Ever since the collapse of Lehman Brothers almost a decade ago and the collapse of world trade which followed, the shipping industry has been plagued with a recurring theme: intense volatility of the freight market, with very steep ups and downs in what seems like a rollercoaster ride, which the industry hasn’t been accustomed to. However, as the downward cycle seems to end, could the freight market be set for a return to normalcy again?
In its latest weekly report, shipbroker Intermodal said that “days before the celebrations of the Lunar New Year, the dry bulk market seems to be holding well, against negative predictions. Period numbers reported are close to last done levels and despite the pressure in the beginning of the month, the spot market also seems to be resisting a further drop during the past week. All this has helped S&P activity to stay rather strong during a time when buyers traditionally remain on the sidelines”.
Intermodal’s Timos Papadimitriou, SnP Broker, raises the question though that “even if even if 2018 ends up being a good year overall for the dry bulk market or even better than 2017; how long can this last?” He says: “don’t get me wrong, I am not expecting a collapse or a blood bath. After the lengthy period during which the massive orderbook had been casting a shadow over earnings and chocking any efforts for recovery, the market seems to have finally started reaching a balance and by this I mean that we are finally heading towards a cyclical behavior of transparent highs and lows”.
Papadimitriou adds that “now in regards to the duration of those ups and downs, this is yet to be seen but nonetheless a more predictable or at least foreseeable market is something that ship owners, charterers and yards would love to experience again after many years of uncertainty”.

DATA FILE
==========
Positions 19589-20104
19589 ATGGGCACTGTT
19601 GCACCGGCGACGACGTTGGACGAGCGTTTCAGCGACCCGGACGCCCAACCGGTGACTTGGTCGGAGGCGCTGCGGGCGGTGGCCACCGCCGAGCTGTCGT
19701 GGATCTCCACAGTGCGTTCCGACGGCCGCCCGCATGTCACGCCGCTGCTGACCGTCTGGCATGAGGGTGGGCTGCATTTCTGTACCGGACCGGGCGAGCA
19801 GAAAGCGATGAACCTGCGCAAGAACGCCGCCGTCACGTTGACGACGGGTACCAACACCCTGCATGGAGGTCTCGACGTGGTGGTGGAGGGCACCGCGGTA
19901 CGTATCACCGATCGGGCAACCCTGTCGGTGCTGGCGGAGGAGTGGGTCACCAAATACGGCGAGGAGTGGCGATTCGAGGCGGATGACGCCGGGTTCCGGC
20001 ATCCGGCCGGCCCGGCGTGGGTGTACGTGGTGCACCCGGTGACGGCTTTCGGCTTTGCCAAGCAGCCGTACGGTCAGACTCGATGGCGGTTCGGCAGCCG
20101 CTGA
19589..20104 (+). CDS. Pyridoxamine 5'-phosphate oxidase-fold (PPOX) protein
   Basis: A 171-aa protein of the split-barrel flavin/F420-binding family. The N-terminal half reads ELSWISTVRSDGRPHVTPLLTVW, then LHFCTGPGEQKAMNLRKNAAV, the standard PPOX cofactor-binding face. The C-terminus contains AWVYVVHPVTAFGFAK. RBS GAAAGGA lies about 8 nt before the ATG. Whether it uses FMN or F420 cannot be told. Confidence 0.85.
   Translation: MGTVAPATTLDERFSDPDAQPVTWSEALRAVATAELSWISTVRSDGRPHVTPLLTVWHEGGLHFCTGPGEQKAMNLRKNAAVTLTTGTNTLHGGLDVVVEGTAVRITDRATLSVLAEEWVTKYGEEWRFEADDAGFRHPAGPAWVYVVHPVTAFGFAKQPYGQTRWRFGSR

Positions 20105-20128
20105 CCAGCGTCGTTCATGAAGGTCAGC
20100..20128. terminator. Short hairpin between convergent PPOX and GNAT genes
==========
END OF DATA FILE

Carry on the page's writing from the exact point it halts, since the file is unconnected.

Meanwhile, in the wet market, Intermodal’s broker said that “we have witnessed rather short cycles in the tanker market with highs and lows being fully developed in a span of 34-44 months. But as far as tankers are concerned, we have also seen a solid differentiation between the crude and product market. It is not wrong to even talk about two different markets instead of unifying them under a single tanker market. The shorter cycles have caused shrinkage of the duration of any windows for buying low or selling high. It is not unreasonable to expect that the dry bulk market will eventually start to show similar patterns if the aforementioned balance occurs”.
He adds that “it is hard to say if any specific dry bulk size segments that are highly dependable on very specific/limited number of cargoes will form sub-markets that will affect respectively asset values independently from the course of the sector as a whole as it has been the case for tankers. For example product cargo vessels have retained a more stable residual value (especially in the case of assets younger than 11 years) compared the crude carrying ships whose values appeared to be way more volatile. But this it not the main concern or question of this insight. The main point is that a return to a more cyclical market will indeed require better reflexes on behalf of investors when it comes to placing money into either second hand or newbuilding assets”.
Papadimitriou concluded that “this will put pressure to investors to have cash or finance easily accessible when opportunities arise. How will this influence the overall ship-owing land scape is yet to be seen. All of the above is pure speculation. For what is worth, we might be in the doorstep of another super cycle that will last more than 4 years. Time will tell”.
Nikos Roussanoglou, Hellenic Shipping News Worldwide.